Men’s jewellery is one of the fastest growing market segments in recent years in the fine jewellery industry, mainly because of the increase of male self-purchasers. William Henry is a fine functional jewellery brand for men with a broad network of over 500 independent retailers in the United States and abroad. Company CEO Dave Boechel revealed that many jewellers have realised that selling men’s jewellery is an effective way to grow their business without detracting revenue from their current product categories. The company continues to grow in importance and sales in 2017. Regarding customer preferences, over 80 percent of their sales are men’s bracelets, which are an easier and more customary choice for US customers.

Almost every player in the jewellery industry is investing and improving the quality and flexibility of their production chain and the online experience they offer to their clients, said Boechel. He thinks that although the market was tough in 2016 due to the slowdown in consumption ahead of the presidential election, main drivers of luxury remain the same, namely design, craftsmanship, intrinsic value and exceptional customer services. “The key is to assure these sales drivers are always effectively-communicated,” he emphasised.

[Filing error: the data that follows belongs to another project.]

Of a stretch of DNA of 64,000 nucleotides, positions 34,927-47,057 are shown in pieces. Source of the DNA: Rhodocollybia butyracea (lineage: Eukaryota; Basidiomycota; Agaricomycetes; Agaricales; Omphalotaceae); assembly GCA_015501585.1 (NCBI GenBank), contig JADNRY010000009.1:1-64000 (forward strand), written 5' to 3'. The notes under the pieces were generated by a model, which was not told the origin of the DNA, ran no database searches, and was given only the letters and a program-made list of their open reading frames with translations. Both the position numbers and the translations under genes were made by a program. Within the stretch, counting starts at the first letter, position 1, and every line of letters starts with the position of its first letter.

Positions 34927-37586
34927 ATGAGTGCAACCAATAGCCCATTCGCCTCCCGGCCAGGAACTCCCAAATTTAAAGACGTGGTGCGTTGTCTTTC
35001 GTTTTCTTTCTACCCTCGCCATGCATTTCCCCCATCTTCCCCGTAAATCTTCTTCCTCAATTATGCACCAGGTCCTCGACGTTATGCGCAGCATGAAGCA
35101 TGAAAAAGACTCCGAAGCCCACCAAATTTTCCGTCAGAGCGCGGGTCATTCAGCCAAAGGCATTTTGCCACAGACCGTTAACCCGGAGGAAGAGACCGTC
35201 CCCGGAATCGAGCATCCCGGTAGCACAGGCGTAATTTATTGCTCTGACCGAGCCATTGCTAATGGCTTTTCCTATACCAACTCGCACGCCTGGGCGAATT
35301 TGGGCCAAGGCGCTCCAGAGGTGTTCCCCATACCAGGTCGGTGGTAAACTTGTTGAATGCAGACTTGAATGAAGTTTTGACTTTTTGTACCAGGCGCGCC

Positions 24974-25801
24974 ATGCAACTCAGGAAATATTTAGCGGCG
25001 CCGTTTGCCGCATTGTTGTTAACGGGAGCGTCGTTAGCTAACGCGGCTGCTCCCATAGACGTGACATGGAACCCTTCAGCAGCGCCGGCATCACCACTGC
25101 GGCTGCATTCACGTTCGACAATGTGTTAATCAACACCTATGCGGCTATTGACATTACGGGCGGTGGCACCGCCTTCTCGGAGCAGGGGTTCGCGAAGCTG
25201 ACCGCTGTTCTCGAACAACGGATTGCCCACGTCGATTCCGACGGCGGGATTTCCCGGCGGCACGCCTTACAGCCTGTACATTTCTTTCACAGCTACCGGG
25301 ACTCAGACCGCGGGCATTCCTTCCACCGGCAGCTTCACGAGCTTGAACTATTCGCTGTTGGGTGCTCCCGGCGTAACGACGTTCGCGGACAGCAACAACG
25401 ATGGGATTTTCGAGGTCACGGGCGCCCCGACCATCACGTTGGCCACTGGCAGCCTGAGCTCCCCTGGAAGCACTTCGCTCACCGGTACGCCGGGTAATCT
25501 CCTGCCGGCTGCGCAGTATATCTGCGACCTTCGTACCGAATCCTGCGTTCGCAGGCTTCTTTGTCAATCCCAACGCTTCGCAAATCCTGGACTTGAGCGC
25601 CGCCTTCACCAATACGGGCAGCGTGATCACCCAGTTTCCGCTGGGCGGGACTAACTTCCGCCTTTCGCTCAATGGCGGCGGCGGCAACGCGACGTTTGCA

The only constant – bridal jewellery

As De Beers pointed out in its Diamond Insight report published in June 2017, the bridal sector constitutes 28 percent of the US jewellery market, showing that this traditional area is still the backbone of the industry. During the market recovery, bridal jewellery remains the only constant category that defies market trends and fluctuations, becoming a primary growth engine.

This year has seen an incredible growth for Noam Carver as the brand places emphasis on brand building, designs and customer services. Brand owner Noam Carver stressed that the US bridal jewellery market continues strong growth with a focus on branded designer collections that tell stories. “Bridal jewellery is a perennial product, a must-have. A strong market will contribute to higher ticket purchases and a weak market will result in lower ticket purchases. Either situation, bridal is still being purchased,” he noted.